I think a general post on awards from me will come out of this.

  3. John Aga Says:

    I have to second the positive recommendation for Marko Kloos and his novel Terms Of Enlistment. As far as I know the first KDP book to be nominated for a Hugo. It was a worthy nominee but he withdrew it from consideration because of the controversy.

    • Bufo Calvin Says:

      Thanks for writing, John!

      Actually, just to clarify, this was a KDP (Kindle Direct Publishing) book. It was published by one of Amazon’s traditional publishing imprints, 47North.

      That’s an important distinction. Anybody (who follows the guidelines) can publish a KDP book. 47North is traditional publishing: they choose which books to publish.

      I did go ahead and put the first book on my Kindle Fire HDX…I’ll read it fairly soon.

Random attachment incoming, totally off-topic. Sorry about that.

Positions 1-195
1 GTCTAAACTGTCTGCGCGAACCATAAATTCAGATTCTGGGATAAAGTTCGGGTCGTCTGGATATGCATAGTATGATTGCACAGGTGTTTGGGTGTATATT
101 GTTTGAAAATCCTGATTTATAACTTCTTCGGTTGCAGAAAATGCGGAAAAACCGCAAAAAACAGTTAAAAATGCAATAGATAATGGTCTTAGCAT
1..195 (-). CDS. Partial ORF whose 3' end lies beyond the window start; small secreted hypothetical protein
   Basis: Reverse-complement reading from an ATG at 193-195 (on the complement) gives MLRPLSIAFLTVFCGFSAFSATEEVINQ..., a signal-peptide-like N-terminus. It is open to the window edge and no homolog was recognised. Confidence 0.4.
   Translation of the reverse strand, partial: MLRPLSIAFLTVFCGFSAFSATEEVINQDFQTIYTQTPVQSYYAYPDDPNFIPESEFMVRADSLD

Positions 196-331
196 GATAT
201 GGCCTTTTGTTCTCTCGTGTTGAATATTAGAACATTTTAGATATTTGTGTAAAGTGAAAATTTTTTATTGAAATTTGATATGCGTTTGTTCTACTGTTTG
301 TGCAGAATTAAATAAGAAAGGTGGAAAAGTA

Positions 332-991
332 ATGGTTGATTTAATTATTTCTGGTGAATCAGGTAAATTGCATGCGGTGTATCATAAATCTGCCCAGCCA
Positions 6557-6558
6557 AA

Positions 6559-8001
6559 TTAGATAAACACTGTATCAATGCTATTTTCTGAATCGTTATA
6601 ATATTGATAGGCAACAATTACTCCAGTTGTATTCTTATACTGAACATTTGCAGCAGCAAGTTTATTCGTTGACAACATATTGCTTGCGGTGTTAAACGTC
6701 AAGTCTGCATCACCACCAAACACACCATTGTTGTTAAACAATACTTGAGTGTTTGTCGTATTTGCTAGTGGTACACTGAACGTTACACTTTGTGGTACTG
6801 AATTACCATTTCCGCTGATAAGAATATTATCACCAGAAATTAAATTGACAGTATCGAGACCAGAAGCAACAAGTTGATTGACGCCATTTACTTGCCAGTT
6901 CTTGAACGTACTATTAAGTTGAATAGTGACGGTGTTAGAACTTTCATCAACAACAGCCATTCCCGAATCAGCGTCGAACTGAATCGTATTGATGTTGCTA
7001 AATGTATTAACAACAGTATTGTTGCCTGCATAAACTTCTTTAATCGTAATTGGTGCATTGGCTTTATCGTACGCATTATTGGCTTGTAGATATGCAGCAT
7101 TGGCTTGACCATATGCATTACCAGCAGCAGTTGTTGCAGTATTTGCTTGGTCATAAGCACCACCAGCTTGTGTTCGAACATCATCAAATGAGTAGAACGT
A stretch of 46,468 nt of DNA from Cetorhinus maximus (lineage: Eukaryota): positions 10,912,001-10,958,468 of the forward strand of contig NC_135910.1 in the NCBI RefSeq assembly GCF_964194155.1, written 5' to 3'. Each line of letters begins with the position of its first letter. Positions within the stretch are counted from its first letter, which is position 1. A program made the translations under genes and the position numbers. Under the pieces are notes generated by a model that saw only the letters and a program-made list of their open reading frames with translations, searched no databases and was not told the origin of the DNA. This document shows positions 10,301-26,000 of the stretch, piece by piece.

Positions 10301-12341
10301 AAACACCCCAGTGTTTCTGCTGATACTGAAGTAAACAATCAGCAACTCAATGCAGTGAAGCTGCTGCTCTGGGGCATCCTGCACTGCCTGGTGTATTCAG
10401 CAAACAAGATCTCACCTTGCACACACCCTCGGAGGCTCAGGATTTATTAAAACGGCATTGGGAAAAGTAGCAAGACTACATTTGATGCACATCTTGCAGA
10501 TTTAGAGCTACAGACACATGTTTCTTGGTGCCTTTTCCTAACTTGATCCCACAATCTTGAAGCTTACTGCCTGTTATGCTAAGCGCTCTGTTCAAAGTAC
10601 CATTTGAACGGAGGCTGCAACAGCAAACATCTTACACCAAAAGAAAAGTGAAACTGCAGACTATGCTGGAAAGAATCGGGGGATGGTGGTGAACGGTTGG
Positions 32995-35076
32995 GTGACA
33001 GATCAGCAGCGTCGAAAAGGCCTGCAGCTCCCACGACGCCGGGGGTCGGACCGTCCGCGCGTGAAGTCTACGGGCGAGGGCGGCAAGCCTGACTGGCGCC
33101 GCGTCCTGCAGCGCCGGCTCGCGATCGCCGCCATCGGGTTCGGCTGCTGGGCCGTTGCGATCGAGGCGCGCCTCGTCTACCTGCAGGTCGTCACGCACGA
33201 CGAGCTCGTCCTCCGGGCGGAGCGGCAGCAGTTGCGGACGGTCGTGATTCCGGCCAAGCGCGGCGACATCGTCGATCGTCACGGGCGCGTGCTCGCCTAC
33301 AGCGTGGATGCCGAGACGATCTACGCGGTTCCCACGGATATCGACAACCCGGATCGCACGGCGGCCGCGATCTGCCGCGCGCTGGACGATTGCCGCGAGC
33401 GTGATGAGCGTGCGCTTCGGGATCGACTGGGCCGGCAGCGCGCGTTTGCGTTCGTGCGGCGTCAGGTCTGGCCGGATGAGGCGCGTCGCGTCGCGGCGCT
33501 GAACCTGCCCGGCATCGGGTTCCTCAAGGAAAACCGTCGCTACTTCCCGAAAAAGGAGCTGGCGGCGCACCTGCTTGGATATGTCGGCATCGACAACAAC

Thanks for commenting again on this issue! I mentioned you the first time I wrote about this:


  4. Lady Galaxy Says:

    Having taught elementary school for over a decade, this reminded me of kids on opposite sides of the playground taunting each other:

    Group one: “My nominees are better than your nominees!”

    Group two: “Is not!”

    Group one: “Is too!”

    The person on playground blows the whistle and takes away recess from everybody including the kids who were not even involved.

    • Bufo Calvin Says:

      Thanks for writing, Lady!

      I like to jokingly say that I teach the hardest age group…adults. 😉

      In this case, the Hugo Awards weren’t taken away by the organization (the adult on the playground), but the “No Award” was determined by the voters, which is a bit different.

  5. Scotto Says:

    I will still use the Hugo winners and nominations for discovering new authors but it has diminished in importance in recent years with the advent of Amazon, SF Podcast and SF Magazine recommendations. Luckily with Amazon samples I can avoid the dogs.